Another image by German Designer Otl Aicher who was responsible for the branding of the ’72 Munich Games. All of this stuff is amazing. I am not a huge fan of the Dachsund mascot, but this is about as good a treatment you could give to such a concept.
Simply do a Flickr Search for "Otl Aicher" and your head will explode. Incredible stuff, some really nice shots of the London Aicher exhibition. I just can’t get over how contemporary these colors and forms are. None of it feels dated, could have been from a pitch for 2012, if the people who oversee those sorts of things still had any taste that is. Seems like all the stuff now days is targeted at the lowest common denominator. All of the recent stuff I have seen for 2012 is throw-away, middle of the road with compromise written all over it. Aicher’s campaign is thought provoking and timeless, obviously a good argument against the design by committee ethics I have to imagine produced this sort of output.
Part of a series of posters from ’72 Munich games by Otl Aicher. I’ll post some more examples in the coming weeks. These must have had a very modern feel when they came out, the colors certainly contrast the prevailing palettes of the time.
More Digital love….This time from the Core Memory book. That blue is on a whole new level, I need those switches all over the place, controlling all functions at all times.
The 1971 Print has been reprinted and is now in stock at the ISO50 Shop.
A lot of people have asked me what the significance of the year 1971 is (no, it’s not the year I was born). Hunter S. Thompson’s “Fear and Loathing in Las Vegas” first appeared as a two part series in Rolling Stone magazine that year. Wikipedia sums up the main theme of the book which was based on these articles:
“It explores the idea that 1971 was a turning point in hippie and drug culture in America, when the countercultural movement no longer had momentum and its innocence and optimism of the late 1960s turned to cynicism.”
This print sort of juxtaposes the design ideals of the 60′s: the earth-tones and swirling, psychedelic, patterns; with the harsh, solid forms of the gothic lettering.
Oh, and also 1971 just looks badass all stretched out like that.
A 1972 map of the New York Subway system. Going to be using this a lot in a couple weeks so thought I would post it up. This is of course based on English graphic designer Harry Beck’s original topographic map of the London Underground (as Paul Mison pointed out in the comments, this is a later version of the map, not Beck’s original). This style of map was revolutionary at the time (1933) since it eschewed the geographically correct maps of the age for topographic representations of systems.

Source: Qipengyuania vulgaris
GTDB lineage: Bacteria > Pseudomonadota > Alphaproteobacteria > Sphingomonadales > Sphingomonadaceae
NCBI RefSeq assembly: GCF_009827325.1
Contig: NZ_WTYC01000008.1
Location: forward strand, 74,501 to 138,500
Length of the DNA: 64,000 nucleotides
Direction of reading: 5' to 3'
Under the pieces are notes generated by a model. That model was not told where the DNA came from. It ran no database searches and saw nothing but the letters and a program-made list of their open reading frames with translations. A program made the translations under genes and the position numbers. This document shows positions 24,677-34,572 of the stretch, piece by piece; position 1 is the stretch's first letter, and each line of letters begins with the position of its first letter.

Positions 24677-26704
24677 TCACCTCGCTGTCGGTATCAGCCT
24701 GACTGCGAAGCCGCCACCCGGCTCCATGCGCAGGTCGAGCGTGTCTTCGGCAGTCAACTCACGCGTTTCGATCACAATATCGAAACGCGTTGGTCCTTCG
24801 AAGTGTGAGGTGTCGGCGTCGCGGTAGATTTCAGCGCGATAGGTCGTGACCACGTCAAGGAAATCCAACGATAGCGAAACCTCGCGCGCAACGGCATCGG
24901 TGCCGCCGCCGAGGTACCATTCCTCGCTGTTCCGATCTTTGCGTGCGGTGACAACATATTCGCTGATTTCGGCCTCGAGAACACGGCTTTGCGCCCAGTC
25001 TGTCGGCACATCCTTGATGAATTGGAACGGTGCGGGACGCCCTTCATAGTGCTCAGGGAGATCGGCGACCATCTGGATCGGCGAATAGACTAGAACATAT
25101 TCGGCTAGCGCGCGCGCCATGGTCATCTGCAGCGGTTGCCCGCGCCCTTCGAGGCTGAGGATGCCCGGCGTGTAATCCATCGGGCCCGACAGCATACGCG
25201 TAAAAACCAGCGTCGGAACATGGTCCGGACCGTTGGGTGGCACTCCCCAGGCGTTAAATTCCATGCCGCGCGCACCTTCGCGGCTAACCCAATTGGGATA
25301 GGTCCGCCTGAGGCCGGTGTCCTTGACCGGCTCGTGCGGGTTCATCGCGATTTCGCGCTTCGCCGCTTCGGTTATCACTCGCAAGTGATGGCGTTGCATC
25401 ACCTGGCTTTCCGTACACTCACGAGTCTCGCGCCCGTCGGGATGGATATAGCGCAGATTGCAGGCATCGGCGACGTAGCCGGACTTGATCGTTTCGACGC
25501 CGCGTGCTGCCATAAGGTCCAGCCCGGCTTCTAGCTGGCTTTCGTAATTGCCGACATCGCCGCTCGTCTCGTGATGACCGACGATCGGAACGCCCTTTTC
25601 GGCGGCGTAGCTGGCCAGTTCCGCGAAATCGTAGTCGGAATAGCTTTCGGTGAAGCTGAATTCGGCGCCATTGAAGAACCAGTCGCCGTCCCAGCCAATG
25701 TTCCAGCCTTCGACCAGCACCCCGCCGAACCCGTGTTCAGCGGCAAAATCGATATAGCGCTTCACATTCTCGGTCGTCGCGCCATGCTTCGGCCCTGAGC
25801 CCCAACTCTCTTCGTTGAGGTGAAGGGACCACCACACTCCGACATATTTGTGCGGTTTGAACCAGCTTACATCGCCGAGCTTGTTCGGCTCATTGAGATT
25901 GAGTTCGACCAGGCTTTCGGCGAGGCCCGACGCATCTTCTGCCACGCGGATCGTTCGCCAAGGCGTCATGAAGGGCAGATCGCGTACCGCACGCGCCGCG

“A schematic diagram rather than a map, it represents not geography but relations. It considerably distorts the actual relative positions of stations, but accurately represents their sequential and connective relations with each other along the lines and their placement within fare zones.”
- From Wikipedia “Tube Map” Article
This must have been a very big logical departure for a lot of people and a lot of credit is due to Beck for having the intuition to draw the map in this new way. Of course all this is beside the fact that it’s just plain beautiful to look at and a great work of graphic art in it’s own right. To this day, Beck’s map still influences the way networked systems are represented, the above image being a great example. I don’t think many designers can claim such a revolutionary concept as their own.
The October issue of the ISO50 Newsletter is out now and among other things, announces the release of the “Svenska 1B” print (pictured above). This third and final version in the Svenska series is available now at the ISO50 Shop.
The newsletter also covers details on the upcoming New York OFFF festival and the upcoming Tycho single release date. You can read the newsletter here or sign up here to get the latest delivered straight to your inbox monthly.
As stated in the previous post, I’ll be hosting a workshop entitled “ISO50: Blending Analogue and Digital” at this year’s OFFF festival in New York. The festival runs Nov. 2-4. The workshop will be held Saturday, November 3rd, 2007 at the BMCC Tribeca Performing Arts Center in “Theater 2″. Things will get started at 11:30am and it goes through to 1:30pm. I’ll be focusing mainly on process and theory, with specific examples and PSD deconstructions.
Space is limited to 230 people and entry will be first come, first served at the door. The workshop is included in with an OFFF pass, available here.
Just finished the cover for the NYC OFFF festival (New York – Nov. 2-4, 2007). This is the book that’s given out to all attendees and features work by many of the speakers and presenters at the festival (might have to squint a little to read the titles better). I’ll be hosting a workshop / lecture, all the details are here. It will be a similar workshop to the one I did in Barcelona this summer and will be focusing on technique with a lot of deconstructions and hands on examples of my process and theory. As with Barcelona, space is limited (230 people per workshop this time), but unlike Barcelona the workshop is included in the cost of the festival pass, there’s no additional registration required, it’s just first come, first serve. You can snag tickets to the Festival here, as of this posting they are nearly sold out so get on it! As stated in an earlier post, there will be an ISO50 booth for all three days of the festival with shirts, prints, and music. See you in New York!